When you think of all of the world’s great cities, cosmopolitan locales such as New York, London, Paris, Rome and Tokyo are the ones that often spring to mind. Not a lot of thought is given to Latin America, and even when one does, it’s often for the beaches of Rio de Janeiro. You probably don’t think about Bogotá, the capital and largest city in Colombia… and that was exactly the impetus behind New York-based designer Justin Negard‘s beautiful coffee table book BOGOTÁ.
“The purpose of the book is to show the real Bogotá in all its color and beauty,” says Justin, founder of Future Boy Design. “The city is a work of art in itself, with vibrant color saturating its buildings, cars, fashion, and food. The people are warm and welcoming, full of music and laughter. They deserve more than the Hollywood stereotypes of Pablo Escobar, guerrillas in the jungle and cocaine.”
“The purpose of the book is to show the real Bogotá in all its color and beauty… they deserve more than the Hollywood stereotypes of Pablo Escobar, guerrillas in the jungle and cocaine.”
Justin’s wife is Colombian, which afforded him the opportunity to see Bogotá in a very real and beautiful way. “I explored the Spanish Colonial neighborhoods in the center of the city, which once served as the home of Simon Bolivar and the heart of the Bolivarian Revolution,” he reminisces. “I saw incomprehensibly crowded market places, gorgeous modern districts, and chillingly creepy ghettos. I frequently took very long bus rides outside the city as well, spending several days at a time in the surrounding small towns, visiting churches, salt mines, lagoons and mountain tops.”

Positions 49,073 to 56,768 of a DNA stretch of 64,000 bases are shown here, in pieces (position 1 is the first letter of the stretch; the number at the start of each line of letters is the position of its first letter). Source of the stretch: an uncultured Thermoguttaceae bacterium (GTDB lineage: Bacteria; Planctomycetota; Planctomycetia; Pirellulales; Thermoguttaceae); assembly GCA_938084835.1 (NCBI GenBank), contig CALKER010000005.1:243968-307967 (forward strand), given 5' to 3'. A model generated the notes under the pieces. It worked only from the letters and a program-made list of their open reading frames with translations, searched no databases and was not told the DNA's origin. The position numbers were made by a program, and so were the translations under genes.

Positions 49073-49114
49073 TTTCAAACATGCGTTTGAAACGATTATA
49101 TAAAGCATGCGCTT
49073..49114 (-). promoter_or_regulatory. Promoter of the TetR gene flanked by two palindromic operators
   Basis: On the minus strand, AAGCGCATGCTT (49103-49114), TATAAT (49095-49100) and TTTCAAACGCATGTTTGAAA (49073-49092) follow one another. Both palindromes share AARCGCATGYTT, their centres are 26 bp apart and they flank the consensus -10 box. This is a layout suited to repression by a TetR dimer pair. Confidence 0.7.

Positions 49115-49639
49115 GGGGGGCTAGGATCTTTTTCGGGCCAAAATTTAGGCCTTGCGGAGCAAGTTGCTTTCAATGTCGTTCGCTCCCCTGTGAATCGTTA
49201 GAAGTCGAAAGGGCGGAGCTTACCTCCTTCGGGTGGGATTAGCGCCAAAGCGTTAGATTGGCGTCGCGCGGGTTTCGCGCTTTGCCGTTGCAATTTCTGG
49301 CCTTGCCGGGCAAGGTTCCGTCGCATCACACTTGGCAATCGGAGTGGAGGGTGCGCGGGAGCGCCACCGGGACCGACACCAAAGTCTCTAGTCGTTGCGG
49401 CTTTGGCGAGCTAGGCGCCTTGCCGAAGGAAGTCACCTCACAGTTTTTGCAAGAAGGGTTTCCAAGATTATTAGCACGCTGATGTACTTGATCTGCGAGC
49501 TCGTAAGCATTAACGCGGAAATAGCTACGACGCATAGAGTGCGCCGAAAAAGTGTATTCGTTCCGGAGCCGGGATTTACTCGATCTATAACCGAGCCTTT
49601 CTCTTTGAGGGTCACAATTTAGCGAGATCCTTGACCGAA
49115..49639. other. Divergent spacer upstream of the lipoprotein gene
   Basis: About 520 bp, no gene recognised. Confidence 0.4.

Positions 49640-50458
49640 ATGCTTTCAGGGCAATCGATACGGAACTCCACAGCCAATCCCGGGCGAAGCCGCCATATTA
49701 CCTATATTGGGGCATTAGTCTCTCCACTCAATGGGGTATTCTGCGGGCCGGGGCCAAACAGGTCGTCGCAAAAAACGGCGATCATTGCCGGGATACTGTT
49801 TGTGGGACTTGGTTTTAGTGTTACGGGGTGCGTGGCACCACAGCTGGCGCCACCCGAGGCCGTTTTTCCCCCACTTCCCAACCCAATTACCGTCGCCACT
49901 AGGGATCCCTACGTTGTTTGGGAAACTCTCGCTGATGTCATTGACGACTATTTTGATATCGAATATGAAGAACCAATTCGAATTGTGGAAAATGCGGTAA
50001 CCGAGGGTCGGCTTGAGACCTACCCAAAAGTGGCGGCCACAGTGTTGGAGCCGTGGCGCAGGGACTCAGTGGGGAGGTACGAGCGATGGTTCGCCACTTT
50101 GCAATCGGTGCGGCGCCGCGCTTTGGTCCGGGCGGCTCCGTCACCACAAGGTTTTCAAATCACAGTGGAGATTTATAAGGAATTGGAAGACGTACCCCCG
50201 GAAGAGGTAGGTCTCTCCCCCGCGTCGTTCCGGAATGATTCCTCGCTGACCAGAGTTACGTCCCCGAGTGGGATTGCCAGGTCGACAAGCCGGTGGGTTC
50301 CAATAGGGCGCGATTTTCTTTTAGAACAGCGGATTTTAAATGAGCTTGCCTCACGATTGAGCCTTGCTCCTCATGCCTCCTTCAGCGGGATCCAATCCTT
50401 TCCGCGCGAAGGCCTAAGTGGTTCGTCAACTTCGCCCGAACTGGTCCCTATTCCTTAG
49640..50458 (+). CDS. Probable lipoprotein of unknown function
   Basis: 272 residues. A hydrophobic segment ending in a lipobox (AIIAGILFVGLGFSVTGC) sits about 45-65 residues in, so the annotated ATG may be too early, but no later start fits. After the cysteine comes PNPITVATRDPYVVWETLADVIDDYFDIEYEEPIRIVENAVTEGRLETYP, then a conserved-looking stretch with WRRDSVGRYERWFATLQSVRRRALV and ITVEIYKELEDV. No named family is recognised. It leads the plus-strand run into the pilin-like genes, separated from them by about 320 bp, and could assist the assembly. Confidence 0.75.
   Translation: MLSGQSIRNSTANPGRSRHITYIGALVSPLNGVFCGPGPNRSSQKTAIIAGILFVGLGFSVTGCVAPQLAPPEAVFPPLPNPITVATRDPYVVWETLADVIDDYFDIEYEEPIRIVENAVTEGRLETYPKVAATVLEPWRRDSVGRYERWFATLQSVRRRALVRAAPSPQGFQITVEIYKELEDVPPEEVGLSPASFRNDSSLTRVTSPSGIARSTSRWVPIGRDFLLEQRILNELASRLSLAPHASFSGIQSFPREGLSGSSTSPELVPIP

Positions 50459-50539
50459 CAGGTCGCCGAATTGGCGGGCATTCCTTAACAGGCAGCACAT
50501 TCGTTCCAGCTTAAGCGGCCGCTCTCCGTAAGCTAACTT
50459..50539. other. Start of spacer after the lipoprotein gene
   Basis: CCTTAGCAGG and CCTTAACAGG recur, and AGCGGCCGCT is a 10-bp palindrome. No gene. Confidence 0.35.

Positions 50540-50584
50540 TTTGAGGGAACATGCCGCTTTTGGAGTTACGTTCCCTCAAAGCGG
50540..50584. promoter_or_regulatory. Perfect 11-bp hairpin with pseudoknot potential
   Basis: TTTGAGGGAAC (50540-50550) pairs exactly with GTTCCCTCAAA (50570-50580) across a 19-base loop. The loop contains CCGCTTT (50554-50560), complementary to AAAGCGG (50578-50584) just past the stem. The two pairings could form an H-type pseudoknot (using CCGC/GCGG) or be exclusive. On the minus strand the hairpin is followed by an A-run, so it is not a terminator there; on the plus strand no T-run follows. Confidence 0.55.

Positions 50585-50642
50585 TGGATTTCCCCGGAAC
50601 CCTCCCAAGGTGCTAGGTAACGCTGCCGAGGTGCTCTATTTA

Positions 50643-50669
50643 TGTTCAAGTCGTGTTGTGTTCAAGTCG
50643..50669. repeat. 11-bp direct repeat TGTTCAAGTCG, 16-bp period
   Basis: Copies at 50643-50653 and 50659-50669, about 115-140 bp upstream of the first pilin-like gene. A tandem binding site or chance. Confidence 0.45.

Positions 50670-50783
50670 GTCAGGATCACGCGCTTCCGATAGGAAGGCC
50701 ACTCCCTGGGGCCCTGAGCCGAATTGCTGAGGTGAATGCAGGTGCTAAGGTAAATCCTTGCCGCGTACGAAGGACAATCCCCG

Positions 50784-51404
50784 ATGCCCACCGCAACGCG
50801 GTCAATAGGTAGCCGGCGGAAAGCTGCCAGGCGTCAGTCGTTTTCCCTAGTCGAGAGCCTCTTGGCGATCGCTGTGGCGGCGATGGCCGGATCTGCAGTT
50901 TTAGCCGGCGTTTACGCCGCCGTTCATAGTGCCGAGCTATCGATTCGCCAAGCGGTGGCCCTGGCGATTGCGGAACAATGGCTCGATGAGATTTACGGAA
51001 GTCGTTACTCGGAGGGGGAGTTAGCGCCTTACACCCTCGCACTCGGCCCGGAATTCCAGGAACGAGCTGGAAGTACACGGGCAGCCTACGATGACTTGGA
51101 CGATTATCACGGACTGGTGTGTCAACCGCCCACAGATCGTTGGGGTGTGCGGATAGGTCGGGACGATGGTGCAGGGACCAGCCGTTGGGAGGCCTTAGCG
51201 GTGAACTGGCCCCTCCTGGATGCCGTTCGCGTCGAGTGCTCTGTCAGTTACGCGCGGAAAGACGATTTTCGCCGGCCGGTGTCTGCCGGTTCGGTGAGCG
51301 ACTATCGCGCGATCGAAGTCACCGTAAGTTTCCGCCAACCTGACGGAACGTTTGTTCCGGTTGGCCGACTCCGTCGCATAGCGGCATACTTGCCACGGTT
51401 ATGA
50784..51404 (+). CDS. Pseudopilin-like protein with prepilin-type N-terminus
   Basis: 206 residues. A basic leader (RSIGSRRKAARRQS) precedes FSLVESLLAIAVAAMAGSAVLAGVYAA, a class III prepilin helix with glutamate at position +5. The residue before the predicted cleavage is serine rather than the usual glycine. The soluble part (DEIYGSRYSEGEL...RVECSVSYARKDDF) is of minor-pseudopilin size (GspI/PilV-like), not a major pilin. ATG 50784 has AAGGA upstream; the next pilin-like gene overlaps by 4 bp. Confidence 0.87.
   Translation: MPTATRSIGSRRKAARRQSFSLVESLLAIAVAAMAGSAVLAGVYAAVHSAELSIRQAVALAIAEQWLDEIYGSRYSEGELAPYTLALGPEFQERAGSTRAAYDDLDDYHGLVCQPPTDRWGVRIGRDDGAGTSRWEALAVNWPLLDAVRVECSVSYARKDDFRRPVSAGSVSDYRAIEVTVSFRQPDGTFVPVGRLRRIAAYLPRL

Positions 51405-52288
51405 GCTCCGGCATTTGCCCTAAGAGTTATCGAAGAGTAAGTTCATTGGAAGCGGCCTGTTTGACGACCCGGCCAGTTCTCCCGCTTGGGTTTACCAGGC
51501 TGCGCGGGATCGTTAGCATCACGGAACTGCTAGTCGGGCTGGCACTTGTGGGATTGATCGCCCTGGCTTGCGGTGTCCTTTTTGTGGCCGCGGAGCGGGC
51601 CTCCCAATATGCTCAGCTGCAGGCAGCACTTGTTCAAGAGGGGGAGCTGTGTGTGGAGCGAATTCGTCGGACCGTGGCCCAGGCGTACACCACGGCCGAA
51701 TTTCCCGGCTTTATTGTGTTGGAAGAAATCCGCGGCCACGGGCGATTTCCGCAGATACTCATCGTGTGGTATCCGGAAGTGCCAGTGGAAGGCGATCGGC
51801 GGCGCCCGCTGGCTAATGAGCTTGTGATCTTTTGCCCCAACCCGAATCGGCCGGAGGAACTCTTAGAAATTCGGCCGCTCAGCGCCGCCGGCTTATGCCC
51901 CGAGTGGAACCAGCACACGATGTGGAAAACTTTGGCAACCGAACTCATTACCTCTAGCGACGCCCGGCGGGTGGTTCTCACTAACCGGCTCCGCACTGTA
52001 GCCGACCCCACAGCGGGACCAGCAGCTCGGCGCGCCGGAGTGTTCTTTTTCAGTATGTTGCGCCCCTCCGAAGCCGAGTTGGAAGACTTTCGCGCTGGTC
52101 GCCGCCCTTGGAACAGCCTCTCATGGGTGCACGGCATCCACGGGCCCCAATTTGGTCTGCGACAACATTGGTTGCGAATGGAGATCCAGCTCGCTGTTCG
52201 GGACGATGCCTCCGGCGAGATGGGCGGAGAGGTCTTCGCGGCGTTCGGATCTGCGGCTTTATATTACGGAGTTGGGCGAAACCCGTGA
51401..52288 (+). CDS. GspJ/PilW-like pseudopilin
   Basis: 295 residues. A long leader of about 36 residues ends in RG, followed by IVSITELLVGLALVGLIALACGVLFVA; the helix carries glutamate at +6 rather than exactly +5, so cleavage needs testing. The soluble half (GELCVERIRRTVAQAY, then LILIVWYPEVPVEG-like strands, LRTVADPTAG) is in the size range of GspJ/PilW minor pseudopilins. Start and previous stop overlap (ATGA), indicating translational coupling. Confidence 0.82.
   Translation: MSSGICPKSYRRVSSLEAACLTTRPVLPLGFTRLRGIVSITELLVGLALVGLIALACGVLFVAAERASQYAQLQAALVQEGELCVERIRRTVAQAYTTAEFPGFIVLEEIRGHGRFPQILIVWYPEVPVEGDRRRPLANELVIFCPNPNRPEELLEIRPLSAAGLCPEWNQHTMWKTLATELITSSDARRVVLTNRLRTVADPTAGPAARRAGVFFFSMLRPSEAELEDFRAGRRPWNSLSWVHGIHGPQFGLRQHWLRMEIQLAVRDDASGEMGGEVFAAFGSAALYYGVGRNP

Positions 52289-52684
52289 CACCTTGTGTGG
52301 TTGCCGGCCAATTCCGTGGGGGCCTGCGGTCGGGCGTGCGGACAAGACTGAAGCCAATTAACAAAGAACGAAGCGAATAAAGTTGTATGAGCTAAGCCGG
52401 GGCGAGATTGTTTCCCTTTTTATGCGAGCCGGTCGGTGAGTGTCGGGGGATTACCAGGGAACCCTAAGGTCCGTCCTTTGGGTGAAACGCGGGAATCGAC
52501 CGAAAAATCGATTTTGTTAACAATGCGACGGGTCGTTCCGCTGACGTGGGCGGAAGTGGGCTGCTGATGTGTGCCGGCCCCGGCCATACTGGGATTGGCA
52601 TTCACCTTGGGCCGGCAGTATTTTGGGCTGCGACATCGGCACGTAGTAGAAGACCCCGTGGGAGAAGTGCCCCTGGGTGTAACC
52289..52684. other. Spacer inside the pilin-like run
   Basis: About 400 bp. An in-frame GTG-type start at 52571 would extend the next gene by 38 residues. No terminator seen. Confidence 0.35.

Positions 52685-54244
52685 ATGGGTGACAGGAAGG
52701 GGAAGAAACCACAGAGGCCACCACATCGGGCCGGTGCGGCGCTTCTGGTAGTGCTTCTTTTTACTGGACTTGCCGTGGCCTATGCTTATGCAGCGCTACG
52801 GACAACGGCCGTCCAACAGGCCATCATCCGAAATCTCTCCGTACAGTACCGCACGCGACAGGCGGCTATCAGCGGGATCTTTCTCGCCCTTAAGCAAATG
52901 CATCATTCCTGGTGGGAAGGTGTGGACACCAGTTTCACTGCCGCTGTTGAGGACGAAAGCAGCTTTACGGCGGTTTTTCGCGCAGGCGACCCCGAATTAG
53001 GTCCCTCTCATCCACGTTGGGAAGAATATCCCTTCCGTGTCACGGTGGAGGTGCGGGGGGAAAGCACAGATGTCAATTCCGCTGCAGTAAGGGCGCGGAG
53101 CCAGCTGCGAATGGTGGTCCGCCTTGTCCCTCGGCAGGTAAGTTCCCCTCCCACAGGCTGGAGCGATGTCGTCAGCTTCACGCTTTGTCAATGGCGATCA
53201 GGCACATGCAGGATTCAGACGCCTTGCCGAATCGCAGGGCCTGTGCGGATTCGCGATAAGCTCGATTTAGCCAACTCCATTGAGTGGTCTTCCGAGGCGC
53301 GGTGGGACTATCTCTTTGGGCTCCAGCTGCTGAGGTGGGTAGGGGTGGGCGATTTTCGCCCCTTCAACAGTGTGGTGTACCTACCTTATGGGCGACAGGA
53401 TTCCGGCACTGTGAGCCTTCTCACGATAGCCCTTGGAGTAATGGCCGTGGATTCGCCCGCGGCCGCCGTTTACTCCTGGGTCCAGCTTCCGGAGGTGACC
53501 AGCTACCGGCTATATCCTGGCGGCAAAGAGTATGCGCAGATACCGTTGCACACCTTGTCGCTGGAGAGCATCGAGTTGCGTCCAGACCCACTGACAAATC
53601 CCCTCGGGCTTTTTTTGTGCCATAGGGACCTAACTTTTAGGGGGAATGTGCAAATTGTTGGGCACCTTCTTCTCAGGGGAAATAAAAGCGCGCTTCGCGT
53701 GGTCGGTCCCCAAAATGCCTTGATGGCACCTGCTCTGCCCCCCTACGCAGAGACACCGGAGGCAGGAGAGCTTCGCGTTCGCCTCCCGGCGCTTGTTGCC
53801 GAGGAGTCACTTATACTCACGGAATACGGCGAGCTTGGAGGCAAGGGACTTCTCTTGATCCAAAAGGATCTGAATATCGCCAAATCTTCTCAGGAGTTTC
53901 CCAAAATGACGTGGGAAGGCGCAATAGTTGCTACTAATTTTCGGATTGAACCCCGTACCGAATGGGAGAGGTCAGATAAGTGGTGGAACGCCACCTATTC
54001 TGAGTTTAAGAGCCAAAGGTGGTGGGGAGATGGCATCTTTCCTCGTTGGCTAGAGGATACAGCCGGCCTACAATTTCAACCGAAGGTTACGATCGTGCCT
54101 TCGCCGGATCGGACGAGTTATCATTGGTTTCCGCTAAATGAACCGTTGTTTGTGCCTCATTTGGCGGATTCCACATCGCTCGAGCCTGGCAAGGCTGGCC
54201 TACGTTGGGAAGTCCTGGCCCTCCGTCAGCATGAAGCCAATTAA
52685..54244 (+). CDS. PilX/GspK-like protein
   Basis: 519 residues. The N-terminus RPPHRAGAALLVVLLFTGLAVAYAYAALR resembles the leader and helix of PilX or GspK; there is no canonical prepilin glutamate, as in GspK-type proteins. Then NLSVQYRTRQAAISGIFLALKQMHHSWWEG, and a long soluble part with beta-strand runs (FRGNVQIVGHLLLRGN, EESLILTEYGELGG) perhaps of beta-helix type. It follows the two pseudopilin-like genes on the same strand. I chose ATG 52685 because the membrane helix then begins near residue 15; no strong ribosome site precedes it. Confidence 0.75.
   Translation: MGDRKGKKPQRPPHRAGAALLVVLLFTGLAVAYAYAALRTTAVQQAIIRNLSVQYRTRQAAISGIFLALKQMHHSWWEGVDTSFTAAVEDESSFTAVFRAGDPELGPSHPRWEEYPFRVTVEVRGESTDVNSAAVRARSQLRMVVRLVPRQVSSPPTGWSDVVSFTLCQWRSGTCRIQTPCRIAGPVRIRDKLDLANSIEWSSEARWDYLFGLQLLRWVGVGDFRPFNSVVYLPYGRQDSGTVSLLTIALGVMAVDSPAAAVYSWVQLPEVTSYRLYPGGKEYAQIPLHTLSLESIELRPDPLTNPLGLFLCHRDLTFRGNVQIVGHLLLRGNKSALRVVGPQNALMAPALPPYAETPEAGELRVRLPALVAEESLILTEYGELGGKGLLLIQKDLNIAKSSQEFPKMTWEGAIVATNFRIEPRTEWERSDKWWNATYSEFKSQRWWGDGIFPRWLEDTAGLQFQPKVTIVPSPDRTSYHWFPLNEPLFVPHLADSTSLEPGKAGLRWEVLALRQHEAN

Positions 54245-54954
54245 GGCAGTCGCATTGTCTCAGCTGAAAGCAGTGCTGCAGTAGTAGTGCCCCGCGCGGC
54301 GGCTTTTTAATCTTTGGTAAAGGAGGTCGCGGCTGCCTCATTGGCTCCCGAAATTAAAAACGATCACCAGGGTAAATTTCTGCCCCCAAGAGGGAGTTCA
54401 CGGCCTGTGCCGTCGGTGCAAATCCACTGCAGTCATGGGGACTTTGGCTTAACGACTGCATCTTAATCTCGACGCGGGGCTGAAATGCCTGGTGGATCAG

The great challenge for Justin was making sure that he captured a comprehensive view of life in Bogotá. “It was important for me to take on new opportunities, explore varied regions, and occasionally stray into dangerous situations, so that I would have an honest image of what it means to live in this bustling place,” he explained. This led him to photograph everything from soccer matches to gorgeous natural spectacles. “Perhaps my personal favorite moment included ringside access to a local luchador event in the seedy part of town. Now that was fun!”
“Perhaps my personal favorite moment included ringside access to a local luchador event in the seedy part of town. Now that was fun!”
The book’s actual design is reminiscent of the city itself. “I kept things simple, focusing on color to convey an emotion or to change the mood of the viewer as he or she moves from page to page,” says Justin. “Text was kept to a minimum, and was often presented as an artistic accomplice to the photograph itself, so that everything complimented one another. I wanted the exterior covers of the book to be very colorful and simple, similar to the painting style of many buildings in Bogotá. In this way, I hope that the book will look like a little piece of Colombia as it sits on a shelf or table, and in some small way, I hope it helps to change people’s perceptions of Bogotá.”
Tags: Justin Negard